Discovering the roof gardens of London


We always visit London during February half term. I’ve learnt the hard way that the big attractions attract big crowds so I try to choose a less popular, more quirky option. Our theme this year was roof gardens!

The Roof Gardens, 99 Kensington High Street

*This roof garden closed in 2018*

I’ve walked along Kensington High Street many times but until last week I had no idea that on the roof of the building above we’d find trees, a stream and four flamingos! Yes, you’ve read that correctly. The 1.5 acre roof gardens took 2 years to build and opened to the public in 1938; visitors paid a shilling to enter with the monies raised going to charity. Nowadays Sir Richard Branson leases the roof gardens along with a private clubhouse and restaurant on the 7th floor.

The Spanish garden, The Roof Gardens
The Spanish garden, The Roof Gardens

We signed in at reception and took the lift up to the 6th floor before stepping out into the surreal experience of a Spanish garden. Modelled on the Alhambra in Granada it certainly brightened up the grey and dreary London sky.

Flamingos at The Roof Gardens
Flamingos at The Roof Gardens

There’s also a Tudor garden but our favourite was the woodland garden with its free roaming flamingos. This contains over one hundred trees, including six that have been there since the garden opened. Plenty of spring bulbs were pushing through the soil and a few were already in flower.

The Roof Gardens, 99 Kensington High St, London
The Roof Gardens, 99 Kensington High St, London

The middle of February is never going to show a garden in its full splendour but we thought it was great. We’ll definitely pop back to the Roof Gardens in summer to see it in its prime.

Sky Garden, 20 Fenchurch Street (Walkie Talkie)

I’ve always wanted to visit the Shard but why pay £25 when you can experience similar views and a sky garden for free at 20 Fenchurch Street? Admittedly the Walkie Talkie, so called because of its bulbous shape, is less aesthetically pleasing. It’s also significantly lower than the Shard but it still provides a great vantage point. And perhaps the Shard is too high to get decent photos?

Sky Garden at the Walkie Talkie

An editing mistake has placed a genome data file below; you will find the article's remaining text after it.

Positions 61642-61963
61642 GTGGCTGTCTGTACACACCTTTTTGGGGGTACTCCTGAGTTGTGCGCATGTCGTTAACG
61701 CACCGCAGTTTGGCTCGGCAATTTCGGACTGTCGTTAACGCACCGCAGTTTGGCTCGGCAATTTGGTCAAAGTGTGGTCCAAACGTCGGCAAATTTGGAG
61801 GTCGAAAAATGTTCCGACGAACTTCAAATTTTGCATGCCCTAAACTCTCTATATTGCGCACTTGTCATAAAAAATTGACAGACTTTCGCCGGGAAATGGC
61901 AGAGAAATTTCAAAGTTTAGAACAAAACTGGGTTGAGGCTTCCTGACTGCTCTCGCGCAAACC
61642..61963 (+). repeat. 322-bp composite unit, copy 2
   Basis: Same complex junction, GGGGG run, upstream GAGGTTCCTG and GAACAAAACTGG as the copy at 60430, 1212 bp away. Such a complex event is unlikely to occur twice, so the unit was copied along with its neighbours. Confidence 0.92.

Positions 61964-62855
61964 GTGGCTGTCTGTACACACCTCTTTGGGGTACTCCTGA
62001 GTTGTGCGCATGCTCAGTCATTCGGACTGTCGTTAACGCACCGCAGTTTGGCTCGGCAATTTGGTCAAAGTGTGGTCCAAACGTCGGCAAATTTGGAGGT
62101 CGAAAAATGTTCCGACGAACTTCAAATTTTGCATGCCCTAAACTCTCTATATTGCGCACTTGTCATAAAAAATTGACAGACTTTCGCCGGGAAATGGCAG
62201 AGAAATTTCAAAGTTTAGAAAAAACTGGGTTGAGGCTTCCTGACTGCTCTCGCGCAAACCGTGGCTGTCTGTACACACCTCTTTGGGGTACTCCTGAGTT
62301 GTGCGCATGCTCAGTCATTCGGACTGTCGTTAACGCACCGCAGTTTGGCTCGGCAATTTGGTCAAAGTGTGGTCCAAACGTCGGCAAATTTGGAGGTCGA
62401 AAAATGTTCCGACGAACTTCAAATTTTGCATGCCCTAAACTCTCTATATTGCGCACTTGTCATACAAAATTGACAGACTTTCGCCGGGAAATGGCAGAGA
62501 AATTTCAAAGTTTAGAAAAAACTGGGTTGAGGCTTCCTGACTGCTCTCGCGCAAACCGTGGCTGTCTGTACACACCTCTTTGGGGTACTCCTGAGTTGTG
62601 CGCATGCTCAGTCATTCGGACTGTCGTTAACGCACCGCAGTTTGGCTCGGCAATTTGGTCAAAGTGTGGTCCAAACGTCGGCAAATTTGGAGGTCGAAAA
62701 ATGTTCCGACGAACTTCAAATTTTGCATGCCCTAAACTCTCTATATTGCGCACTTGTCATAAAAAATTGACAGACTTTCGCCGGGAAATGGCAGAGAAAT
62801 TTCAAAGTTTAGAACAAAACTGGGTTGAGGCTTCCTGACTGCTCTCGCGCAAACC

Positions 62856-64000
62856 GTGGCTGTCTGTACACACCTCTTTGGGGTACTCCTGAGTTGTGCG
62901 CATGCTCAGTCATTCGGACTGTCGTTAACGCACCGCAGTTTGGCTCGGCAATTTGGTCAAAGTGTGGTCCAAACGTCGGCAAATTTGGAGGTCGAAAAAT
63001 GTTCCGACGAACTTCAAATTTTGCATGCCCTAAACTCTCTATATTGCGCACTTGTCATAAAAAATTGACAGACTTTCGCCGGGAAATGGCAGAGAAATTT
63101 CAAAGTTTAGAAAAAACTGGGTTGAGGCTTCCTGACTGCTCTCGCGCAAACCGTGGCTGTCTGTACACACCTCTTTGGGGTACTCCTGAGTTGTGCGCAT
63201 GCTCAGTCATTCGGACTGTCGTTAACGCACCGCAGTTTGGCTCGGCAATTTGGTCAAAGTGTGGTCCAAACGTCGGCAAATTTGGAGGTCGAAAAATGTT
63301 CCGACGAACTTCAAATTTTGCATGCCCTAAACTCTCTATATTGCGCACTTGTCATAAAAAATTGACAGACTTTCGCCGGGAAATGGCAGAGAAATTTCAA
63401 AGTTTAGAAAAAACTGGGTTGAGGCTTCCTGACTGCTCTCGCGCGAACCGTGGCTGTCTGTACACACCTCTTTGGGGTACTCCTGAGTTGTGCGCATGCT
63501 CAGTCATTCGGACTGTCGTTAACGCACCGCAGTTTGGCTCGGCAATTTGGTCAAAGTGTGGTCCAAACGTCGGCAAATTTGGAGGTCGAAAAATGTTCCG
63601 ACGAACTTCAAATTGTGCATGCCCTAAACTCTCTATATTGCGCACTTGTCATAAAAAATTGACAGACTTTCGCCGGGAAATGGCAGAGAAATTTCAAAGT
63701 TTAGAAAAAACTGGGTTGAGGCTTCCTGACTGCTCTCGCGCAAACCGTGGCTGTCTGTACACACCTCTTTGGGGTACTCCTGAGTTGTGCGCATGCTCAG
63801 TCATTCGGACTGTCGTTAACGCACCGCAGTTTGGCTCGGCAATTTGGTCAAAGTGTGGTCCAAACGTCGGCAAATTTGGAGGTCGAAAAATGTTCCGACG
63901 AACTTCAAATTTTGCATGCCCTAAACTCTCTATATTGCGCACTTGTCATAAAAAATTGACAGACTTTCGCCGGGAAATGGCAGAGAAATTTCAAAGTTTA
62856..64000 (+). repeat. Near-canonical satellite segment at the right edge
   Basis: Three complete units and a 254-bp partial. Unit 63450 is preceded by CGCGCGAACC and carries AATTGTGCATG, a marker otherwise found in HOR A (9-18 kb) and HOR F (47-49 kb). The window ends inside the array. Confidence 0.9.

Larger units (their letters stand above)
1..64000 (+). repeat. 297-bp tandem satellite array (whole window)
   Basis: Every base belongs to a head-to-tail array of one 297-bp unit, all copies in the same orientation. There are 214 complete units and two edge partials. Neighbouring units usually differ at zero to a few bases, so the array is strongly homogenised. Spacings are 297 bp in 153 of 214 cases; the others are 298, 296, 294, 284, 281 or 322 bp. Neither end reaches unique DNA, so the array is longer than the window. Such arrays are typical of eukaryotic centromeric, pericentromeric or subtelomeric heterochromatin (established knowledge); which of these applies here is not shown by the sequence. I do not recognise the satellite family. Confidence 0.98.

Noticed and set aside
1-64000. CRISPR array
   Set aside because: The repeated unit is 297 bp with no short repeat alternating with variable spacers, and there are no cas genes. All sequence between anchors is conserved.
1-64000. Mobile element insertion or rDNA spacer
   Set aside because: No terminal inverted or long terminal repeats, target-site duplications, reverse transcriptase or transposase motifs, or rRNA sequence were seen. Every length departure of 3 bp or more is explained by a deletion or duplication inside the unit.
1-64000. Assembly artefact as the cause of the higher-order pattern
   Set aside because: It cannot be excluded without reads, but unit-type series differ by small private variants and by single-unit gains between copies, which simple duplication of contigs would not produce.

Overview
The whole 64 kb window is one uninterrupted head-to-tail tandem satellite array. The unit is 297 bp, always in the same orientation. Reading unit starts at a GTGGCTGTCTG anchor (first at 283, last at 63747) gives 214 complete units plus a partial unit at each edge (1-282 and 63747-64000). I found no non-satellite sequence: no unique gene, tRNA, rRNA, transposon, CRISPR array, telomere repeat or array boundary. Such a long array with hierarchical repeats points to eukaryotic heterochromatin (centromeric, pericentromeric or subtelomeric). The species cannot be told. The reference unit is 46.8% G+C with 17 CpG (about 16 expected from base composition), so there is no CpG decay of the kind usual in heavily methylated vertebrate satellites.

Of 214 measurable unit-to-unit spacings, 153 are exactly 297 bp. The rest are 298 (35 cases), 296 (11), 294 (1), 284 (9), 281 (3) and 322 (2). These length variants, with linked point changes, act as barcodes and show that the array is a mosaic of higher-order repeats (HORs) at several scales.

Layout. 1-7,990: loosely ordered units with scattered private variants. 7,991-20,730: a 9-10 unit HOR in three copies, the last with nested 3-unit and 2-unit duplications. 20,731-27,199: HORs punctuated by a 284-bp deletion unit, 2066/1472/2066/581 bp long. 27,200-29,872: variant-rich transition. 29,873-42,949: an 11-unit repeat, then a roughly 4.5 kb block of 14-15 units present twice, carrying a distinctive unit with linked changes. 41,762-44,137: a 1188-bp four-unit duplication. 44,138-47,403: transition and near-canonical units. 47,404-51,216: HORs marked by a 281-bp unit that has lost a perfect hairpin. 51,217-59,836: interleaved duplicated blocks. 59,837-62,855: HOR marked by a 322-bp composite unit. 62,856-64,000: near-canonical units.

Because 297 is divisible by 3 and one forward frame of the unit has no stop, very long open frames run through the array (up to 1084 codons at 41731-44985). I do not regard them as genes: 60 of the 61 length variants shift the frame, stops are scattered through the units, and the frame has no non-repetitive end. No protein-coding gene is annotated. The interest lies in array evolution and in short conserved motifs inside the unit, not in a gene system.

Sky Garden at the Walkie Talkie

I’d booked tickets to the Sky Garden a few days previously. We turned up an hour early but the staff were accommodating and let us in before our timed slot. My passport ID was checked and bags security scanned before we stepped into the lift. I haven’t been in many skyscrapers so I was surprised how quickly we zoomed up to the 35th floor.

Sky Garden, 20 Fenchurch St
Sky Garden, 20 Fenchurch St

The views are stunning. There are no information boards but most buildings are instantly recognisable. We enjoyed looking across to the Gherkin and at a helicopter flying at the same height as us. Aside from the views, I’d describe the sky garden as corporate. It’s the kind of planting you get in posh offices. Nice enough, but soulless. Maybe give it a year to mature and it’ll look better. If you visit for the views you’ll love it! I wouldn’t visit just for the garden.

Views from the Sky Garden
Views from the Sky Garden

Upon leaving we discovered both lifts were temporarily out of order and awaiting repair. The attendant announced he’d take 8 people down in the maintenance lift. At this point I started to worry we’d be trundling down the outside of the building in a cage. After several minutes of my mind running through doom-laden scenarios (Towering Inferno) the lift door suddenly opened and we were able to leave. A few seconds later and we were safely on the ground floor. Phew!

SOAS Japanese Roof Garden

Expectations for our final garden were high, but it’s unfair to compare this garden with either of the previous ones. It’s much smaller and has minimal planting. Instead, the SOAS Japanese Roof garden is all about the stone with sandstone, slate and granite chippings providing texture and interest.

Japanese roof garden, SOAS
Japanese roof garden, SOAS

There’s seating for those who wish to enjoy the peace and meditate but we didn’t linger. I’m sure it’s lovely in May when the wisteria flowers but on a cold February day we were happy to return indoors. An interesting garden to visit if you’re already in the area but I wouldn’t make a special trip just to see it.